Do you pride yourself on your punctuality? You may be wasting your time in Latin American countries, where the locals tend to be about 20 minutes behind schedule.
Do not clean your plate in China. Leaving food on the plate indicates the host was so generous that the meal could not be finished.
Do not eat with your left hand in India or Malaysia. That hand is associated with unclean activities reserved for the bathroom. In Japan, direct eye contact is viewed as impolite.
Cultural risk refers to the potential for a company’s operations in a country to struggle because of differences in language, customs, norms, and customer preferences (Table 7.3 “Cultural Risk: When in Rome”). The history of business is full of colorful examples of cultural differences undermining companies. For example, a laundry detergent company was surprised by its poor sales in the Middle East. Executives believed that their product was being skillfully promoted using print advertisements that showed dirty clothing on the left, a box of detergent in the middle, and clean clothing on the right.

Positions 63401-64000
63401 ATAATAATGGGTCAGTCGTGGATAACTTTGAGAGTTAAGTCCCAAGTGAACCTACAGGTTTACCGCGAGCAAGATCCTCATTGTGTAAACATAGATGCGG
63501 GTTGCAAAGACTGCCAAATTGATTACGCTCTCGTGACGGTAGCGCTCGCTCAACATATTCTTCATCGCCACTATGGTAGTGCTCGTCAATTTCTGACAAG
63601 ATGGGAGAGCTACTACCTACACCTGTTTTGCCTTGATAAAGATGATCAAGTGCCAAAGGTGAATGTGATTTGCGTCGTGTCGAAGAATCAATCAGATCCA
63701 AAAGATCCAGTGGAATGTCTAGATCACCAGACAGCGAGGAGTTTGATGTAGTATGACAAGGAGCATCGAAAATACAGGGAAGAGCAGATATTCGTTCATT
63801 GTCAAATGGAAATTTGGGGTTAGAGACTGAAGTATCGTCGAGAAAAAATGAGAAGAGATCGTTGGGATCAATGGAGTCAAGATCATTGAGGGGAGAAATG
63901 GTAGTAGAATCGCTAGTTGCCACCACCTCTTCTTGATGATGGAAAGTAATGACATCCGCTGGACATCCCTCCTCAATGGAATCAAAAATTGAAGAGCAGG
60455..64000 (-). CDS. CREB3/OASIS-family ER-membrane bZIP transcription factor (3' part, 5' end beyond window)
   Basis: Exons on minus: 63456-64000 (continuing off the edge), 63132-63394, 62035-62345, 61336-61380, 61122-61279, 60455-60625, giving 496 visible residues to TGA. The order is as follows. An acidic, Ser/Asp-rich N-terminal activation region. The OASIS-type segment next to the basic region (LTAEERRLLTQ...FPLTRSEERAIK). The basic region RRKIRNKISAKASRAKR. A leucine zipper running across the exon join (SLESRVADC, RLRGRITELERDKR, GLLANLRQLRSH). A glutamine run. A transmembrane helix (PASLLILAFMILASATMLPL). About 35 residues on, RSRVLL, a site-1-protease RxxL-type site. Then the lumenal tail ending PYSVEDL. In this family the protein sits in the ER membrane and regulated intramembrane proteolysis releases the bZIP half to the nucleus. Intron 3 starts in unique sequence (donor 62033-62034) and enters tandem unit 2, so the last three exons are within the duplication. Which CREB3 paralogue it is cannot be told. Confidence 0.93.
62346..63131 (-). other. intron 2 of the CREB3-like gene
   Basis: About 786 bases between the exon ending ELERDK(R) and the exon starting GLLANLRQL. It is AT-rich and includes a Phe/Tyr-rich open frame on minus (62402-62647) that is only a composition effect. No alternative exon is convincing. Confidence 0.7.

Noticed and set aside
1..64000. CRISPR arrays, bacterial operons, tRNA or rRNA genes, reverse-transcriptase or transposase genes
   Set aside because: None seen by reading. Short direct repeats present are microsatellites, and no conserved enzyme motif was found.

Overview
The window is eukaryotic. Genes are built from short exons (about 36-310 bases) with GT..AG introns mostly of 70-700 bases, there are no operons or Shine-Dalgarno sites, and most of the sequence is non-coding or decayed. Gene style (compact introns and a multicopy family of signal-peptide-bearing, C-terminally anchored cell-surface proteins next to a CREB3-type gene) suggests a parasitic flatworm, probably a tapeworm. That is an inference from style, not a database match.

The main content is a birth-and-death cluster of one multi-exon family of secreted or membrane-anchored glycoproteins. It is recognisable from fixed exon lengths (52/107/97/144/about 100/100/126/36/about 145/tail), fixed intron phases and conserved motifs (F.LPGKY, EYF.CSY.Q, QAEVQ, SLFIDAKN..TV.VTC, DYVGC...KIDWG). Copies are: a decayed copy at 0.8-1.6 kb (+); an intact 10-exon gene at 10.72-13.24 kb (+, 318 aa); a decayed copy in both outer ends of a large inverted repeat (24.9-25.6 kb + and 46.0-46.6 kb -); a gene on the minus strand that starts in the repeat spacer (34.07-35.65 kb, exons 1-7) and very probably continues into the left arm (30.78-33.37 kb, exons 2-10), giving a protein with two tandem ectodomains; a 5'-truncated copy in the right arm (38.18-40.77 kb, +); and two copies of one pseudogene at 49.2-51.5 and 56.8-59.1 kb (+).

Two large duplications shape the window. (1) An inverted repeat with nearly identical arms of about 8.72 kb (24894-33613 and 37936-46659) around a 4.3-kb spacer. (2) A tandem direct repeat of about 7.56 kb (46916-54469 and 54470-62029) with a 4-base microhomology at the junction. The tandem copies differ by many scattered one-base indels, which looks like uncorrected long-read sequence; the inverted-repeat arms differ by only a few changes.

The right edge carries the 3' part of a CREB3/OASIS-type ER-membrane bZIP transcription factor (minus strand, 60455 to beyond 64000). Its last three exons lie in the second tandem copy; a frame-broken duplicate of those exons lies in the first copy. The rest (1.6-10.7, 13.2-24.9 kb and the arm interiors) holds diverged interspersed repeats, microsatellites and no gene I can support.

A simple and effective message, right? Not exactly. Unlike English and other Western languages, the languages used in the Middle East, such as Hebrew and Arabic, involve reading from right to left. To consumers, the implication of the detergent ads was that the product could be used to take clean clothes and make the dirty. Not surprisingly, few boxes of the detergent were sold before this cultural blunder was discovered.
A refrigerator manufacturer experienced poor sales in the Middle East because of another cultural difference. The firm used a photo of an open refrigerator in its prints ads to demonstrate the large amount of storage offered by the appliance. Unfortunately, the photo prominently featured pork, a type of meat that is not eaten by the Jews and Muslims who make up most of the area’s population (Ricks, 1993). To get a sense of consumers’ reactions, imagine if you saw a refrigerator ad that showed meat from a horse or a dog. You would likely be disgusted. In some parts of world, however, horse and dog meat are accepted parts of diets. Firms must take cultural differences such as these into account when competing in international markets.
7.2 Advantages and Disadvantages of Competing in International Markets 216
This photo would not help sell refrigerators in the Middle East because it includes pork, a meat that is taboo in that part of the world.
217 Mastering Strategic Management